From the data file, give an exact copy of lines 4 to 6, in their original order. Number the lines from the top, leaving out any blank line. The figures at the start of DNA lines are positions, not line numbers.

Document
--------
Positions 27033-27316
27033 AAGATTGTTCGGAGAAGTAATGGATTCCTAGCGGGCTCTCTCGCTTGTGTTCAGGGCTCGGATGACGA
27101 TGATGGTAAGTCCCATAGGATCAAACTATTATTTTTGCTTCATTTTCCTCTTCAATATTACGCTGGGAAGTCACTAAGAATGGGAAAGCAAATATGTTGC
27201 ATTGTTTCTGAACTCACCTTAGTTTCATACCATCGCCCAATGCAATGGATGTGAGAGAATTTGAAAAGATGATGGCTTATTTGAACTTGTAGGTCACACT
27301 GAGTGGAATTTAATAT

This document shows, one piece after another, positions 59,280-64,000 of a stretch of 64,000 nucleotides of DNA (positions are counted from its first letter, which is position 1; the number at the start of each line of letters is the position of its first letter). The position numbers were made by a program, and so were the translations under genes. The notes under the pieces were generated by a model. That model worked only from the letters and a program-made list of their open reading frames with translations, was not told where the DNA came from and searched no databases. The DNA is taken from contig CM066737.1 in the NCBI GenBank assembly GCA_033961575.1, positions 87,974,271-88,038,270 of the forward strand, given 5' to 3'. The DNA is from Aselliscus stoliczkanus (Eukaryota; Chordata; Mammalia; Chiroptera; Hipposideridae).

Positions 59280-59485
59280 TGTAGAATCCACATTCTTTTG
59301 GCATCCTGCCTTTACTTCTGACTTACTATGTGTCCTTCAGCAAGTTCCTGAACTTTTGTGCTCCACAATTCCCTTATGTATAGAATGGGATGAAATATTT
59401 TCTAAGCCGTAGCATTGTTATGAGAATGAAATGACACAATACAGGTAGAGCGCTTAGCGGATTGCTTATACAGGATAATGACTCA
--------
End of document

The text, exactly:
27201 ATTGTTTCTGAACTCACCTTAGTTTCATACCATCGCCCAATGCAATGGATGTGAGAGAATTTGAAAAGATGATGGCTTATTTGAACTTGTAGGTCACACT
27301 GAGTGGAATTTAATAT

This document shows, one piece after another, positions 59,280-64,000 of a stretch of 64,000 nucleotides of DNA (positions are counted from its first letter, which is position 1; the number at the start of each line of letters is the position of its first letter). The position numbers were made by a program, and so were the translations under genes. The notes under the pieces were generated by a model. That model worked only from the letters and a program-made list of their open reading frames with translations, was not told where the DNA came from and searched no databases. The DNA is taken from contig CM066737.1 in the NCBI GenBank assembly GCA_033961575.1, positions 87,974,271-88,038,270 of the forward strand, given 5' to 3'. The DNA is from Aselliscus stoliczkanus (Eukaryota; Chordata; Mammalia; Chiroptera; Hipposideridae).